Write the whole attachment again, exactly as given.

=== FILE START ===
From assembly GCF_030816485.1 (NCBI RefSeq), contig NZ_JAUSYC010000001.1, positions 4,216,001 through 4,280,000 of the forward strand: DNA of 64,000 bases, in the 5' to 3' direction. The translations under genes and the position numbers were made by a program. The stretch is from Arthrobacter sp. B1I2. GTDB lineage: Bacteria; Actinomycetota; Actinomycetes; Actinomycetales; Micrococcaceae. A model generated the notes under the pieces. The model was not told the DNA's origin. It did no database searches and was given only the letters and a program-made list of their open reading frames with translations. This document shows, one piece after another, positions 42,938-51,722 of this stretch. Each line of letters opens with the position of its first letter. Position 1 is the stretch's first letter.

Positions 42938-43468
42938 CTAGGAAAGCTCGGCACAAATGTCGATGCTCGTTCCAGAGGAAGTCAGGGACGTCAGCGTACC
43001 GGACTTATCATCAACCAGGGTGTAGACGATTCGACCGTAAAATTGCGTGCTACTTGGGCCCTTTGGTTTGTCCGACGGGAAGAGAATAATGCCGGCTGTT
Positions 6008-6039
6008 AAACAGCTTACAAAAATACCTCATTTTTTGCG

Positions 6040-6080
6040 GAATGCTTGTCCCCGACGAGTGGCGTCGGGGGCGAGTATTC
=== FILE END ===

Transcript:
From assembly GCF_030816485.1 (NCBI RefSeq), contig NZ_JAUSYC010000001.1, positions 4,216,001 through 4,280,000 of the forward strand: DNA of 64,000 bases, in the 5' to 3' direction. The translations under genes and the position numbers were made by a program. The stretch is from Arthrobacter sp. B1I2. GTDB lineage: Bacteria; Actinomycetota; Actinomycetes; Actinomycetales; Micrococcaceae. A model generated the notes under the pieces. The model was not told the DNA's origin. It did no database searches and was given only the letters and a program-made list of their open reading frames with translations. This document shows, one piece after another, positions 42,938-51,722 of this stretch. Each line of letters opens with the position of its first letter. Position 1 is the stretch's first letter.

Positions 42938-43468
42938 CTAGGAAAGCTCGGCACAAATGTCGATGCTCGTTCCAGAGGAAGTCAGGGACGTCAGCGTACC
43001 GGACTTATCATCAACCAGGGTGTAGACGATTCGACCGTAAAATTGCGTGCTACTTGGGCCCTTTGGTTTGTCCGACGGGAAGAGAATAATGCCGGCTGTT
Positions 6008-6039
6008 AAACAGCTTACAAAAATACCTCATTTTTTGCG

Positions 6040-6080
6040 GAATGCTTGTCCCCGACGAGTGGCGTCGGGGGCGAGTATTC